The ADA joined more than a hundred other trade associations in asking the Senate Committee on Small Business and Entrepreneurship and the House Small Business Committee to ease the forgiveness process for Paycheck Protection Program (PPP) loans under $150,000 in a recent letter to the leadership of those committees.
Representing thousands of small businesses, banks, credit unions, financial institutions, and employees, including dental practices, the coalition expressed its support of S. 4117, the Paycheck Protection Program Small Business Forgiveness Act.
“This bipartisan legislation would ensure our nation’s small business owners can focus their time, energy, and resources back into their business and communities instead of allocating significant time and resources into completing complex forgiveness forms,” the letter said.
The legislation would enable PPP participants to complete a simple, one-page document to have loans of less than $150,000 forgiven. PPP loans of $150,000 and less account for 86% of all PPP recipients but less than 27% of loan dollars, the coalition said. Expediting the forgiveness process would save more than $7 billion and hours of paperwork, the coalition added.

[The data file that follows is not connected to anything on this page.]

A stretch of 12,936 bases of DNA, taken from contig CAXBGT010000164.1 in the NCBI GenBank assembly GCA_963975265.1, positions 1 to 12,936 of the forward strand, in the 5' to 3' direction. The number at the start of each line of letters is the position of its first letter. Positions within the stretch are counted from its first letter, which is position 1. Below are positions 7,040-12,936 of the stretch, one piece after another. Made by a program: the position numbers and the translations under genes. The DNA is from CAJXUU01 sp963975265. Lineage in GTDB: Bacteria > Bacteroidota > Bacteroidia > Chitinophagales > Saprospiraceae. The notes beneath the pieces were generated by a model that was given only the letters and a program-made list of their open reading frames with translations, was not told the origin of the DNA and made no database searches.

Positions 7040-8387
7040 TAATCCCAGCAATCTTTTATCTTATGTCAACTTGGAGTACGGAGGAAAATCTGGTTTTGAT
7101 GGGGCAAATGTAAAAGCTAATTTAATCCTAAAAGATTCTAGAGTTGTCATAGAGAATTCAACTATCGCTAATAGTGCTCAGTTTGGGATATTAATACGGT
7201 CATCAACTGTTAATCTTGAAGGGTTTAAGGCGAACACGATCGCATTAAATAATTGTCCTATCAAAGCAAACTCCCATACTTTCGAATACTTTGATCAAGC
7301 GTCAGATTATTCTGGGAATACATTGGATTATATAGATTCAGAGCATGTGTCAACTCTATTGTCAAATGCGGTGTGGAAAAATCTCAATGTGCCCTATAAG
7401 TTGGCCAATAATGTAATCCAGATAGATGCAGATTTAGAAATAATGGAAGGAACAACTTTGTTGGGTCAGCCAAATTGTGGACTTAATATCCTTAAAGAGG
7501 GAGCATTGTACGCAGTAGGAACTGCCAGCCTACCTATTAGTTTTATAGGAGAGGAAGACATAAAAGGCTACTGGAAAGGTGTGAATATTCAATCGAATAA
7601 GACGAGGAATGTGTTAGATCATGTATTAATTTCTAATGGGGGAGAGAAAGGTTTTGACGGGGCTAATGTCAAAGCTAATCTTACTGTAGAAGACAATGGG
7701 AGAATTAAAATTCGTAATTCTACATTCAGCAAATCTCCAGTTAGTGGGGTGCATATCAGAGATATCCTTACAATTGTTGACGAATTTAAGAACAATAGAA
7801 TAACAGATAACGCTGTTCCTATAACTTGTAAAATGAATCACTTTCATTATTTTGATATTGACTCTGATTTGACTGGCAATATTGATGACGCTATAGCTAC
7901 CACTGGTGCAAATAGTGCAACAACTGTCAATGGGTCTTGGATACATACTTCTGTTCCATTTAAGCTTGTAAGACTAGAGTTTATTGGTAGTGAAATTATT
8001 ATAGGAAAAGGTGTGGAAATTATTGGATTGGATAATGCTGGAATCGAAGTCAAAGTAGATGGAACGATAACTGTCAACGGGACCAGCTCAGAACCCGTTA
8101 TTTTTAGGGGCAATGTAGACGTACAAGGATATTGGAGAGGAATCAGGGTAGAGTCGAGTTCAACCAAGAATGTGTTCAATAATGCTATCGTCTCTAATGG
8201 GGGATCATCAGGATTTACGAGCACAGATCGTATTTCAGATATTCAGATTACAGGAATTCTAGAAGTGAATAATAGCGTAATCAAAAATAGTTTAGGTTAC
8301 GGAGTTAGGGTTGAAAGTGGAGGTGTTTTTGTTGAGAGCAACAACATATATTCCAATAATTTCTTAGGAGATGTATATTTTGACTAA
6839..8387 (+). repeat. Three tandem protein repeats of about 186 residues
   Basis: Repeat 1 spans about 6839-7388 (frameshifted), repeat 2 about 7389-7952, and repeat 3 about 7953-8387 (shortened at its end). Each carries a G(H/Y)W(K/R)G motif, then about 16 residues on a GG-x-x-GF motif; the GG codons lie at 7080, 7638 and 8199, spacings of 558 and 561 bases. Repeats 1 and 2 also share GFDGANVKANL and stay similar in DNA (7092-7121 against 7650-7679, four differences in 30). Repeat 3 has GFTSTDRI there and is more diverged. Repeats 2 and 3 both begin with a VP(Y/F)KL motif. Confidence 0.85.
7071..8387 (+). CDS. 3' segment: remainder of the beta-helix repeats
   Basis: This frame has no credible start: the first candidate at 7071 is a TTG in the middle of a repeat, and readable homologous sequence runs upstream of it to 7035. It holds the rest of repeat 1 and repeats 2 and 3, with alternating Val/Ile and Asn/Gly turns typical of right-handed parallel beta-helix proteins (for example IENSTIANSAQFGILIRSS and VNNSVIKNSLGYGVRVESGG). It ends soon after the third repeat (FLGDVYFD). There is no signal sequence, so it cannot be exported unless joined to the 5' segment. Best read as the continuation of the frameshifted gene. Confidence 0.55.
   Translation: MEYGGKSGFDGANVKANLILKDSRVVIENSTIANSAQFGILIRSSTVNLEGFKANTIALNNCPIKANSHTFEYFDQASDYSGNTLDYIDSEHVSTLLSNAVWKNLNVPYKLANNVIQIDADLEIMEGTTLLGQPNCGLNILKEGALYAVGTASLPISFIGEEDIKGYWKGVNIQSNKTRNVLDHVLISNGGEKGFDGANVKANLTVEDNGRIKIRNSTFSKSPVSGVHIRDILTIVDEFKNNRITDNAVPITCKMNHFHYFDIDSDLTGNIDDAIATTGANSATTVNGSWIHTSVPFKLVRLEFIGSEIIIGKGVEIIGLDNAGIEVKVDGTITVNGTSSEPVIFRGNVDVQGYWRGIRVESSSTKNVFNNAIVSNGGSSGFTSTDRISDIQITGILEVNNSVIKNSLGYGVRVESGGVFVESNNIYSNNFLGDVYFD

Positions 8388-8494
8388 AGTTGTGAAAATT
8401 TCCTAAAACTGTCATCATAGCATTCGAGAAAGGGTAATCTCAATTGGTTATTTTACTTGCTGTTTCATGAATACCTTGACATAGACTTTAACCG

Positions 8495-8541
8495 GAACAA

AQN Strategies expects the combined resource requirements of operators’ time and/or third-party expenses to represent an effective cost of $2,000 to $4,000 for each business that applies for forgiveness, requiring 20 to 100 hours of focused time from key leaders in these businesses.
“With an average loan size of less than $19,000 for the smallest 60% of loans, this estimate would represent 10% to 20% of the loan amount itself, which is otherwise intended to support payroll, rent, and other obligations necessary to keep businesses alive and ready to restart,” the letter said.
The AQN Strategies analysis also suggests that the cost to businesses and lenders would be lower than the cost for the government to auto-forgive loans.
“Small businesses and their employees are the backbone of our nation’s economy and communities. Their time and resources would be better focused on getting the economy safely back up and running, not processing burdensome paperwork,” the letter said.
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